Ivan Basso (Liquigas-Doimo) proved that he was the best climber at the Giro d'Italia on the steep slopes of Monte Zoncolan, but as two key mountain stages loom large on the horizon of the Giro d'Italia, and the moment for a final showdown approaches, he has admitted that the 42-second advantage he currently has on Cadel Evans might not be enough to guarantee victory in Verona after Sunday's time trial.
According to physiological calculations based on strength to weight ratio and VAM done by Aldo Sassi, who coaches both Basso and Evans, the two should be able to gain enough time on David Arroyo (Caisse d'Epargne) and then go on to fight for overall victory.
Basso is 2:27 behind the tenacious Spaniard, with Evans fourth, at 3:09. Richie Porte (Saxo Bank) is third overall at 2:44 but like Arroyo, he is expected to crack on the Passo del Mortirolo and the Passo di Gavia and be satisfied with holding onto the best young rider's white jersey and a place in the top 10 overall.
"Forty two seconds might not be enough. I know I need to gain some more time on Evans, but it's difficult to start making calculations," Basso said.
"Things might be totally different after tomorrow and then change again after the stage over the Gavia. We've got to get rid of Arroyo first and then who knows? Perhaps, Cadel will drop me on one of the big climbs. I've got a lot of respect for him. This Giro isn't over yet."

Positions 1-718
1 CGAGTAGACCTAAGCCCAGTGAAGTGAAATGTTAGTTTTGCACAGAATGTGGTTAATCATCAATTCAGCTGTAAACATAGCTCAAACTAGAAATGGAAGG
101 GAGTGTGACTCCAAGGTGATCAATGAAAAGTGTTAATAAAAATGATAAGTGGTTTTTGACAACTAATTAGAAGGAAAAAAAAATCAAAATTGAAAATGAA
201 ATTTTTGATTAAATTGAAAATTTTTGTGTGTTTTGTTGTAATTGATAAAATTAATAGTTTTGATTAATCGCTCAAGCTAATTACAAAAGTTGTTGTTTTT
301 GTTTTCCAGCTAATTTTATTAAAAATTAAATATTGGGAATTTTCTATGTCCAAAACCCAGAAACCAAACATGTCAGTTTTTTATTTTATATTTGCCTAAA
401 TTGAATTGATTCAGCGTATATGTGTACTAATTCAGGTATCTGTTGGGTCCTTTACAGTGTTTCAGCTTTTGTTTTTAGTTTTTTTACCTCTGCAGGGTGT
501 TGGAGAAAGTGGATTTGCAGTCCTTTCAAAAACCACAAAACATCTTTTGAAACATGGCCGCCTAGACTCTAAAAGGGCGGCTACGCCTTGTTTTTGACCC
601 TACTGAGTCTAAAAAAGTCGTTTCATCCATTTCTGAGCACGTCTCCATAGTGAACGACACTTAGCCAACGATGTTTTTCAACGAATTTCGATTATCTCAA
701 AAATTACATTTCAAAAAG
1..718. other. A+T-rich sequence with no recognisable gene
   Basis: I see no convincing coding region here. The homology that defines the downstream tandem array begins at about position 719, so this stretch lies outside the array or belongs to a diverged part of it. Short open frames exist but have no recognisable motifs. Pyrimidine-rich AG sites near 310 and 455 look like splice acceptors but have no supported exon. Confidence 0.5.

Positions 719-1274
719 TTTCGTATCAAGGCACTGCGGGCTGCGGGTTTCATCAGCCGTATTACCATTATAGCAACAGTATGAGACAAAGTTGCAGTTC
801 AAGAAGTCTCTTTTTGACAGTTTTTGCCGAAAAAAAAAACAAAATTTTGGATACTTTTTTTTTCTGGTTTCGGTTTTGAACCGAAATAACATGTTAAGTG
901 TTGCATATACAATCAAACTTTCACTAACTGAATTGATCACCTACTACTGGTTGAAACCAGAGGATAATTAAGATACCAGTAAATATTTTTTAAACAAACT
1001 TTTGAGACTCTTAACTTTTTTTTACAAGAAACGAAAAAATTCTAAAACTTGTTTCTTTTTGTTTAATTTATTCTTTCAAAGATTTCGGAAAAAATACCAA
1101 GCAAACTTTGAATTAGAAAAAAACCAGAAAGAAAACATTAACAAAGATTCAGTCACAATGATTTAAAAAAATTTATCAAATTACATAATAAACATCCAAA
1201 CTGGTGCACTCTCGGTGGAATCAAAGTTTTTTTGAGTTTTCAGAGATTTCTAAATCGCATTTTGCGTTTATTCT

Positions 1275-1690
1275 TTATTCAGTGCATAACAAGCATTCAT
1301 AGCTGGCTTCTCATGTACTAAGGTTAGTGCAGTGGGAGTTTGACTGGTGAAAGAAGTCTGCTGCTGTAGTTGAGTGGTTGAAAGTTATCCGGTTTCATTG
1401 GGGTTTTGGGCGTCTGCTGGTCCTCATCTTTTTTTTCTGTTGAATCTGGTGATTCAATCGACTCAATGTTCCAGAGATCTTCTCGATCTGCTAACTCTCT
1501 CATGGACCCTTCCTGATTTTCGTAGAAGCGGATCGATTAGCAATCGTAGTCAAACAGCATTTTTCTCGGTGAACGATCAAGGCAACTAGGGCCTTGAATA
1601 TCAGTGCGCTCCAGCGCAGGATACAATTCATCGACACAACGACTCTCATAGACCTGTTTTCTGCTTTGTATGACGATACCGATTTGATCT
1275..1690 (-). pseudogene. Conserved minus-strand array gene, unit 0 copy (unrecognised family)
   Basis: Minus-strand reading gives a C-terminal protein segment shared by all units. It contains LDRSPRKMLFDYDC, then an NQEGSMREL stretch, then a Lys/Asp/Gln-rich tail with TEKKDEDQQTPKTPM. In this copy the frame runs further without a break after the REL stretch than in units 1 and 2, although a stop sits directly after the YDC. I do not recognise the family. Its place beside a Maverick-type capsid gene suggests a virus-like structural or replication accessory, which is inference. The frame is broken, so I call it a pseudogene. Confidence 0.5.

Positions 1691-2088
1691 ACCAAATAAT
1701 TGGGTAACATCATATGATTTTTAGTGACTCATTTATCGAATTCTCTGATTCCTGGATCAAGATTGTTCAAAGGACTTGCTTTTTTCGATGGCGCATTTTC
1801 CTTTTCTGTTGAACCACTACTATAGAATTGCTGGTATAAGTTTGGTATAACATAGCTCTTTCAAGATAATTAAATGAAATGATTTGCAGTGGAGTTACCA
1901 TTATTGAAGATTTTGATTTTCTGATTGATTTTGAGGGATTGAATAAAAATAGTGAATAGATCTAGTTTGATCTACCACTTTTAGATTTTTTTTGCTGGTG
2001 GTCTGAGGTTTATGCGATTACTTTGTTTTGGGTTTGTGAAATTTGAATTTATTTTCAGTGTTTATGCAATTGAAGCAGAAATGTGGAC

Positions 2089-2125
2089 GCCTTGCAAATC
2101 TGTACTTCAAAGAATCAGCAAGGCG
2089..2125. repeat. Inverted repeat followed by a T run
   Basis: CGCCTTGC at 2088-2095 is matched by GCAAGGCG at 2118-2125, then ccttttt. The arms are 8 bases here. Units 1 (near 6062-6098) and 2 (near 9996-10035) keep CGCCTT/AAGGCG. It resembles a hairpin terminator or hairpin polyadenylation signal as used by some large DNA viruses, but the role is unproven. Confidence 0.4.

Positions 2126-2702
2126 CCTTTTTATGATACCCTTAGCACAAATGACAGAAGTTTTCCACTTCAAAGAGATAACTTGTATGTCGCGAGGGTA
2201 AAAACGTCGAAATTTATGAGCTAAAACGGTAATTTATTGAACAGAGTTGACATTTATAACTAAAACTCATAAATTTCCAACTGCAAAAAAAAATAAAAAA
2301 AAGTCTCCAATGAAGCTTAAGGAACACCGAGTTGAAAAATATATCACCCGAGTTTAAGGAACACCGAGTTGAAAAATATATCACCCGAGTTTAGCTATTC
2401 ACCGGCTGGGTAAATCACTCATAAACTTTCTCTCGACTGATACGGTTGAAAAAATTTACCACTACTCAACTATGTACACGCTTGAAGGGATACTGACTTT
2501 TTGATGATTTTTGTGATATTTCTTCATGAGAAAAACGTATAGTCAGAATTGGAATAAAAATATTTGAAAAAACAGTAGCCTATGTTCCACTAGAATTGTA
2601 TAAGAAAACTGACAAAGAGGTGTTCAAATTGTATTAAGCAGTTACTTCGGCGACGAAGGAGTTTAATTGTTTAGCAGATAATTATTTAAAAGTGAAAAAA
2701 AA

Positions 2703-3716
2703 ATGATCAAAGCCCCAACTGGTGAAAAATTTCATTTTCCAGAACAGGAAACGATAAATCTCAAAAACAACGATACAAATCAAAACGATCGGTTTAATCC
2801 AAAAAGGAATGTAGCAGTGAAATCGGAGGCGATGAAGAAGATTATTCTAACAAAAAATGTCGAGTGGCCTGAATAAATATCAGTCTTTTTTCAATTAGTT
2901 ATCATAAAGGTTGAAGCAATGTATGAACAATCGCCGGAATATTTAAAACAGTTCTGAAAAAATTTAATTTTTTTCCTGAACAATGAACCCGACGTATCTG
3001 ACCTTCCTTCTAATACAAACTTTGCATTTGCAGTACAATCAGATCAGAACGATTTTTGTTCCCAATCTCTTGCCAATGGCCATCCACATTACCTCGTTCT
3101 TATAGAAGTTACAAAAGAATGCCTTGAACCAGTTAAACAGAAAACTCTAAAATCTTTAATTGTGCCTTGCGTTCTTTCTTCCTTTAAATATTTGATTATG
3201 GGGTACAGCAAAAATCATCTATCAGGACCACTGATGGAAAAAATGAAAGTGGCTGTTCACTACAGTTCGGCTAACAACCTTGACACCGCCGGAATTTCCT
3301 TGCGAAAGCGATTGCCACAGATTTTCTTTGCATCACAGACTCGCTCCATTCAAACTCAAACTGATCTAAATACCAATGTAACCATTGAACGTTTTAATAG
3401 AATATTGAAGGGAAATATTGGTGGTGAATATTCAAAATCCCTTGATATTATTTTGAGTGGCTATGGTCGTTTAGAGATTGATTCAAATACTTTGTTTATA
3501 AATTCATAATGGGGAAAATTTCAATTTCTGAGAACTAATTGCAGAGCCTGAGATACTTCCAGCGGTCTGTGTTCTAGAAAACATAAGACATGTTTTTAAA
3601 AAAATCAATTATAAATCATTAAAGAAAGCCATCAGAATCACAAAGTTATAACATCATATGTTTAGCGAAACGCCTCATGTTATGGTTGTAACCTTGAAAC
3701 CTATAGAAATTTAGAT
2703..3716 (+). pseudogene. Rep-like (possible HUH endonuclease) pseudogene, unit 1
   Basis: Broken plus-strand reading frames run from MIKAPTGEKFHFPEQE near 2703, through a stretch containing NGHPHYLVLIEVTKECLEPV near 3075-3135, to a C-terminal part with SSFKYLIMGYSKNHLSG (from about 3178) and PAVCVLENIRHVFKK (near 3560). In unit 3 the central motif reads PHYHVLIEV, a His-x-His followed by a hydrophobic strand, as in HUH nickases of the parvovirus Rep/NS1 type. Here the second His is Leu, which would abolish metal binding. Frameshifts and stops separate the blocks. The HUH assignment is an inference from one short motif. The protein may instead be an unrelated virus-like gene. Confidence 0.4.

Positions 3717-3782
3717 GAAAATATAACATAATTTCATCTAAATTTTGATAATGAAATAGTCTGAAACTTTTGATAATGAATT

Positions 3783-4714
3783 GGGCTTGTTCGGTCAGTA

Basso seems relaxed as the tension mounts. Whatever happens in the next three days, he has proved that he can compete for overall victory at the Giro and the doubts of last year, his first season since his doping ban, have disappeared.
The Liquigas-Doimo team announced that it will continue on with its sponsorship for another two years on Thursday, and Basso will share the team leadership with Vincenzo Nibali in 2011 and 2012. He will probably end his career with the best team in Italian cycling and knows he has the best support for a shot at victory at future editions of the Giro and at the Tour de France.
Basso's self-confidence is helping him keep a level head for the finale of the Giro.
"I think it's been a great Giro, whatever happens between now and Sunday - because we've fought it out every day," he said.
"Now we'll see what happens. It's important to get the tactics right so that we get the result right and end the stage as we hoped and planned. At Liquigas, we think we're in charge our destiny."
"Both of the stages to Aprica and Passo del Tonale are really difficult, where the Giro will be blown apart and probably decided. People keep saying that the expected bad weather puts me at a disadvantage, especially on the descents, but I honestly don’t see it that way. It's the same for everybody if the weather is bad."
"If we've got the legs we'll attack Arroyo and Evans. That's the way we've raced throughout this year's race and the way we think we can decide the race. I'm ready."